Simone Di Giovanni, Imperial College London, London, UK

Modulation of AMPK as a candidate novel regenerative pathway after SCI

Funded in: 2016, 2017, 2018


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Problem: Axonal regeneration in the central nervous system (CNS) after a spinal cord injury (SCI) fails

Target: Modulation of the AMPK-dependent pathway

Goal: A novel strategy to enhance axonal regeneration and functional recovery

 

Axonal regeneration in the peripheral nervous system (PNS) occurs and this is associated with partial functional recovery. On the contrary, axonal regeneration in the central nervous system (CNS) such as after a spinal cord injury (SCI) fails, strongly contributing to unsuccessful functional recovery. However, despite recent progress, we are still uncovering the nature of these contrasting molecular signatures associated with successful PNS versus failed CNS regeneration, limiting the identification of effective targets for nerve regeneration. To this end, we have recently performed combined systematic genome wide gene and protein expression experiments in mice following PNS versus spinal CNS injury.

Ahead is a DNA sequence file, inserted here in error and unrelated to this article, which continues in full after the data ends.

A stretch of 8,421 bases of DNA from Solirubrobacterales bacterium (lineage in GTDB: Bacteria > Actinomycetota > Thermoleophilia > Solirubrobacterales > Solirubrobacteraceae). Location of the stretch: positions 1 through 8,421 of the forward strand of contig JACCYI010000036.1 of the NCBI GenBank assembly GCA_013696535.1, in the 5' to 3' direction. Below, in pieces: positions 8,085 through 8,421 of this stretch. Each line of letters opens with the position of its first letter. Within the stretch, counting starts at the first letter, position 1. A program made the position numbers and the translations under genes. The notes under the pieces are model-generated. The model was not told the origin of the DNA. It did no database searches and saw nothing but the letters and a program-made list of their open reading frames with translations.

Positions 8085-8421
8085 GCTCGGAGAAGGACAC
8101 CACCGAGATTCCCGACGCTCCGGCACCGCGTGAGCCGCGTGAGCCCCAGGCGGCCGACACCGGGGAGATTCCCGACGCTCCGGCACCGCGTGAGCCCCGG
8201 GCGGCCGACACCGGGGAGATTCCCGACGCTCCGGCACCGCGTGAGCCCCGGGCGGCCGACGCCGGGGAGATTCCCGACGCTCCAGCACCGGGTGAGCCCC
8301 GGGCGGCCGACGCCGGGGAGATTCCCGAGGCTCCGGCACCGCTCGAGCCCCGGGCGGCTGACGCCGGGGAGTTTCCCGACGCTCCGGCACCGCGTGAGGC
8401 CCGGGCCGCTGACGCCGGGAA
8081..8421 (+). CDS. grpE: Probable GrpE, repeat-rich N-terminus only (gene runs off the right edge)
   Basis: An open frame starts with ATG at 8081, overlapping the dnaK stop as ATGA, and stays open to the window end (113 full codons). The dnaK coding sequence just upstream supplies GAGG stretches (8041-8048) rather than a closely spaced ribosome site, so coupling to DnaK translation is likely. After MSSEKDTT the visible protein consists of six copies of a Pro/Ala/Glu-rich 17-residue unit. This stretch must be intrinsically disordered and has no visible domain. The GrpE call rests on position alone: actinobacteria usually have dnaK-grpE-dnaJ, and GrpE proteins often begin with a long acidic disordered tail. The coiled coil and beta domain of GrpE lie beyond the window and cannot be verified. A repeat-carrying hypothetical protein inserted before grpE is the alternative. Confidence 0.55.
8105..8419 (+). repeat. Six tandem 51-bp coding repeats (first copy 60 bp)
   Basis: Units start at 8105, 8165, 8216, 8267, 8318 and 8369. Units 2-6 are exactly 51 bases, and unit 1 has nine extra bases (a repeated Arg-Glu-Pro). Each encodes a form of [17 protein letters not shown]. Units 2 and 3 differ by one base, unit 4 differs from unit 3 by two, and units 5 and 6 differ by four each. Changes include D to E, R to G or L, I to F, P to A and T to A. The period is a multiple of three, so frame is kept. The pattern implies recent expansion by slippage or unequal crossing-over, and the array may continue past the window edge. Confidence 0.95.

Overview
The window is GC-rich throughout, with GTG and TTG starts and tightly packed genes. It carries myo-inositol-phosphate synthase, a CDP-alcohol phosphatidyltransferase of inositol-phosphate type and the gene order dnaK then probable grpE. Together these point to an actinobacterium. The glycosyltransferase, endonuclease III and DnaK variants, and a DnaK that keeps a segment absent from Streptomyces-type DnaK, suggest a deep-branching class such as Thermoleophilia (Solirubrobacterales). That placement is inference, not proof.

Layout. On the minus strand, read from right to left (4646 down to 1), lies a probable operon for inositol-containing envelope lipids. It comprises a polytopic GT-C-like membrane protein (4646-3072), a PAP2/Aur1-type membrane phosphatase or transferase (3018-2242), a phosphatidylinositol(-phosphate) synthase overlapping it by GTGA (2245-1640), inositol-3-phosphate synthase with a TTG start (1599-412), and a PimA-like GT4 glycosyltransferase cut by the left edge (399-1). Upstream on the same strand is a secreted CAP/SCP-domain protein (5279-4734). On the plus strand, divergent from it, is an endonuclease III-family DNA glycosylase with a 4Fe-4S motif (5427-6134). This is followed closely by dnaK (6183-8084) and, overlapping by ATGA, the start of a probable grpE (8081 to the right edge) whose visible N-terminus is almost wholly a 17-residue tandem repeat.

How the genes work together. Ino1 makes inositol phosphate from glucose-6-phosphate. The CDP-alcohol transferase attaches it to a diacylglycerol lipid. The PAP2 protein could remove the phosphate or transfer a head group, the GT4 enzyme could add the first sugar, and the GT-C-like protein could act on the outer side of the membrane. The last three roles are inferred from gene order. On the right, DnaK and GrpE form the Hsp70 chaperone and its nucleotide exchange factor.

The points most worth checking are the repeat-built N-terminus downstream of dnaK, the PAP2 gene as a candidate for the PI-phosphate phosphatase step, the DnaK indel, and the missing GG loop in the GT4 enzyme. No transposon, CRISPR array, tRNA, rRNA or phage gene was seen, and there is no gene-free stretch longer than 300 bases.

These experiments allowed identifying that energy metabolism via the protein kinase AMPK is reduced in the presence of nerve regeneration while it remains unchanged after spinal cord injury. The aims of this proposal expand upon these data and are two fold, mechanistic and phenotypic in terms of regeneration and recovery after SCI:

  1. Elucidate the mechanisms responsible for AMPK-dependent inhibition after sciatic regenerative versus spinal non-regenerative nerve injury.
  2. Investigate the ability of pharmacological and genetic AMPK inhibition to enhance axonal regeneration and function of ascending sensory fibers in the injured spinal cord. Both genetic and pharmacological intervention aim to provide a translational opportunity with the aim to enhance dorsal column axonal regeneration and functional recovery after spinal cord injury.

Ultimately, these studies may lead to the genetic and pharmacological targeting of AMPK-dependent pathway as a novel strategy to enhance axonal regeneration and functional recovery after SCI.